Safeguarding Statement

NAATA Safeguarding Statement

Like all organisations who come into contact with children, young people or vulnerable adults, NAATA has a duty to protect them from harm. This duty is legally prescribed under the ‘Children Act 1989’ and ‘Children Act 2004’ and reviewed in the ‘Children and Social Work Act 2017’

NAATA seeks to improve the wellbeing and communication development of children. Many children (especially those with developmental and/or communication difficulties,) will have no capacity or limited capacity to tell us verbally about things that have happened to them. They are more likely to struggle to communicate things they are worried about. Because of this they may be particularly vulnerable.

At NAATA we will listen to what children tell us if they communicate that they have come to harm or are at risk of coming to harm and we will act to protect them. We will listen to them if they talk to us in words about this but we will also be sensitive to non-verbal communications such as gesture.

Our lead member, Lesley Forrester, is responsible for producing this policy statement, reviewing it annually and keeping up to date with information and advice that informs our safeguarding practices. All staff and volunteers working at NAATA are aware of, and share the responsibility to keep children and young people safe. They are made aware of what to do if they have concerns about the safety of a child or young person, or if a child or young person indicates that they feel at risk or that they have already been harmed.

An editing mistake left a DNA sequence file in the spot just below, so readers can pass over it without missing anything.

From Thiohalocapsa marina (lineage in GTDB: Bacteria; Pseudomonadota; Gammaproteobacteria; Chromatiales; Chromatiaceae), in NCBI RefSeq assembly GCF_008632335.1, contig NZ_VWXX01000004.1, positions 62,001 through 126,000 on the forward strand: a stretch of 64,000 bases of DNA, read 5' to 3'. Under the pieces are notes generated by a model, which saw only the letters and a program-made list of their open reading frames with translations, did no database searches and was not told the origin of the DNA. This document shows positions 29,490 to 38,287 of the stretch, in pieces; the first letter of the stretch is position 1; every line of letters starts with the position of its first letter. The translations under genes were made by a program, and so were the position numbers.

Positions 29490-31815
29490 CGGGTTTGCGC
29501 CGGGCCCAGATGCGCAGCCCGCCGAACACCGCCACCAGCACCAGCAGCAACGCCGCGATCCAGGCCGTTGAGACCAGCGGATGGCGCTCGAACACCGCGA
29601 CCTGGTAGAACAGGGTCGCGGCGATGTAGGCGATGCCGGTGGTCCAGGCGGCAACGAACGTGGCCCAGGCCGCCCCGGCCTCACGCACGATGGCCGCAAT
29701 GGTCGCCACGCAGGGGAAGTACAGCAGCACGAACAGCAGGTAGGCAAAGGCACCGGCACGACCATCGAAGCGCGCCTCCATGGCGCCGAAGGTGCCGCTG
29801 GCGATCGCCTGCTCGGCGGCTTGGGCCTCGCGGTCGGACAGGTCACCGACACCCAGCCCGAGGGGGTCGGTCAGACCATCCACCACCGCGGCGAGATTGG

In such a circumstance any volunteer or staff member will;
• Tell the child or young person that their safety and wellbeing is important to us and reassure them that they have been believed
• Explain that they will try to help the child or young person (but not promise to keep the information secret)
• Promptly write down what was said or observed in plain English and note the time, the date and the situation they and the child were in.
• Contact the lead member, Lesley Forrester.
Depending upon the nature of the concern the next action might be;
• To speak to a parent or care-giver in order to gather further information and better understand the context of the safeguarding concern, and to offer support as appropriate. (We will do this in all cases except situations where we believe sharing the concern might actually put the child at increased risk.)
• Refer the information to the relevant Local Authority Children’s Services dept or the police in certain circumstances.

The role of the lead person for safeguarding
The lead person will review and update NAATA’s policy statement annually and will maintain up to date contact details for the Local Authority Children’s Services dept and the Local Safeguarding Children’s Board. They will also gather and update information about local safeguarding procedures.
The lead person will be available at any time to staff or volunteers to discuss any safeguarding concern they have, to provide support and to formulate an action plan according to local safeguarding procedures.

This statement is written in accordance with policy guidance’ Working Together to Safeguard Children’ DfE (2018)